MTN to Aid Nigerian Effort to Link Phones to National IDs
MTN Group Ltd. will work with the Nigerian authorities to implement a regulatory requirement that all mobile lines be linked to residents’ identity numbers by the end of the year.
As part of a push by Africa’s most-populous nation to tackle rising insecurity in a country where only one in four people have official identification, telecommunications companies have been ordered to link SIM cards to national identity numbers by the end of the year. Subscribers who are non-compliant by Dec. 31 risk having their phones cut off, with millions of lines at risk.
“We embrace and support the government’s push to broaden national identification numbers, or NIN, enrollment and will continue to engage with relevant authorities on the matter to establish implementation processes and time-lines for execution,” Group Chief Executive Officer Ralph Mupita said in an interview. The NIN is used to match a person with his or her biometric data and other details in the National Identity Database during verification and authentication.
MTN shares rose 2.7% at market close in Johannesburg on the news, valuing the company at 113.5 billion rand ($7.8 billion). The gain “is a positive response to the investor call the company had on the national identification number directive by the regulator,” says Tajudeen Ibrahim, analyst at Chapel Hill Denham.
Nigeria has granted MTN and other operators a license to register identities of citizens. “This will enable us to enroll NINs on behalf of the National Identity Management Commission and validate information against their database,” MTN Nigeria Chief Operating Officer Mazen Mroue said on an investor call.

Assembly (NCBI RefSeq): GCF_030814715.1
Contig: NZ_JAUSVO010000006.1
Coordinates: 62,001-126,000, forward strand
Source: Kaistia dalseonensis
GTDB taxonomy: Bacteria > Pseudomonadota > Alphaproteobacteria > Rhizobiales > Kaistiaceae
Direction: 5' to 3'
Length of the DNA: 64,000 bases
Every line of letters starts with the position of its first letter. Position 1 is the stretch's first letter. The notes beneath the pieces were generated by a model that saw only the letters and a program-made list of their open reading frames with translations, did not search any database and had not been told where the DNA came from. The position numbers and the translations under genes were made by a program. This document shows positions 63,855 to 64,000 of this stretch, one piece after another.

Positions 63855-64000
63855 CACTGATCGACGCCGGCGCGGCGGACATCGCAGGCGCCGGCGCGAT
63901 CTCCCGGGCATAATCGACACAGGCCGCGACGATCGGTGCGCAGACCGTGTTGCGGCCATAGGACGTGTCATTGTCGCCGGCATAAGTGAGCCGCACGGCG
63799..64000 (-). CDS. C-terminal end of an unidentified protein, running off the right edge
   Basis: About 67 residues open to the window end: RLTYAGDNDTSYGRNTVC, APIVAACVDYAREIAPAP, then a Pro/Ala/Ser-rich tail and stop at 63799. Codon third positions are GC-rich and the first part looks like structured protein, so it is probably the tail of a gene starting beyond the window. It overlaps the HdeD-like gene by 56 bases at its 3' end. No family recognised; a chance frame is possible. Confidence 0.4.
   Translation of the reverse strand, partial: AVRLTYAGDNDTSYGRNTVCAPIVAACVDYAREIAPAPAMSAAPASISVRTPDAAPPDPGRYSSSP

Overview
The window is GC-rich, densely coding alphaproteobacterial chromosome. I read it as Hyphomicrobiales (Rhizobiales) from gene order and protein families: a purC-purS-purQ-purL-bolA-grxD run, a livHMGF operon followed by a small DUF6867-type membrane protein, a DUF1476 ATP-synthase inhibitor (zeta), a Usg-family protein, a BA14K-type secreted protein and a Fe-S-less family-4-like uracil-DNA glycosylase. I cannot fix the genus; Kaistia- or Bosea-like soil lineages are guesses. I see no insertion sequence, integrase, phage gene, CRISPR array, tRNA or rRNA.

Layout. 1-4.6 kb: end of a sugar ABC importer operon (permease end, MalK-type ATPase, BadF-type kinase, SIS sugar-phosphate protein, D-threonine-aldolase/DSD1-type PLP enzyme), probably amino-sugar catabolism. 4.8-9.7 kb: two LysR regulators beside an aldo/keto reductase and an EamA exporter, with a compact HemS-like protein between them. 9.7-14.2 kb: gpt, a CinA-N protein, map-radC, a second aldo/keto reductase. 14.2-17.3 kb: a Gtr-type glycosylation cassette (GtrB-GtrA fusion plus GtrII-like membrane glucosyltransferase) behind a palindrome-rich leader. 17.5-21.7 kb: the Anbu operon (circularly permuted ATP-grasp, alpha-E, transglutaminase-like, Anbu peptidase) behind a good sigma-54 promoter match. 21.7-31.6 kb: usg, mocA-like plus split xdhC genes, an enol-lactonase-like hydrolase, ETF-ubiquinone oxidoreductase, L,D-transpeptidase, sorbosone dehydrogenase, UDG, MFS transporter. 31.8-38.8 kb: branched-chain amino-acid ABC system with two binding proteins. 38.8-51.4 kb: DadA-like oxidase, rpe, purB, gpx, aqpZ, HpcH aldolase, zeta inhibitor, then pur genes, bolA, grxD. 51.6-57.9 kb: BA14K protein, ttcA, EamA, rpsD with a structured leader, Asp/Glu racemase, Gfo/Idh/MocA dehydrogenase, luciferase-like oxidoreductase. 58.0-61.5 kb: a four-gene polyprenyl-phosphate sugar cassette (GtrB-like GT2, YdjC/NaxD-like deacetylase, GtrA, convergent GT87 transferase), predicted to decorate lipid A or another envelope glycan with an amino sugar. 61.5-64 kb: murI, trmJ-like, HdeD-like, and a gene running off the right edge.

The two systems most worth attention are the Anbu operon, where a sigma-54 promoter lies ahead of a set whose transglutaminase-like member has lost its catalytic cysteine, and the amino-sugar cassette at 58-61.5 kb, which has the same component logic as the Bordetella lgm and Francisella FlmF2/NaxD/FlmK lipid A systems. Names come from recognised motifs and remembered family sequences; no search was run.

“It is a license and capability we have been seeking for some time,” Mroue said.
MTN executives will form part of a high-profile team with other operators and the government that will assess the practicality of the two-week deadline. The Johannesburg-based company has ordered 14,000 new devices to enroll and capture NINs, which are expected to arrive in Nigeria in two weeks.
Africa’s largest-wireless carrier by sales is experiencing an increase in call-recharge activity and other services in the country that will assist it in reaching double-digit growth in service-revenue despite complying with an order to stop registering new lines, MTN Nigeria CEO and incoming Group Chief Risk Officer Ferdi Moolman said on an investor call.
In a bid to clamp down on the use of unregistered lines, the Nigerian Communication Commission in 2015 fined MTN for failing to disconnect undocumented SIM cards as part of a security crackdown. The matter was resolved a year later, when the company paid 330 billion naira ($859 million) after extensive negotiations.
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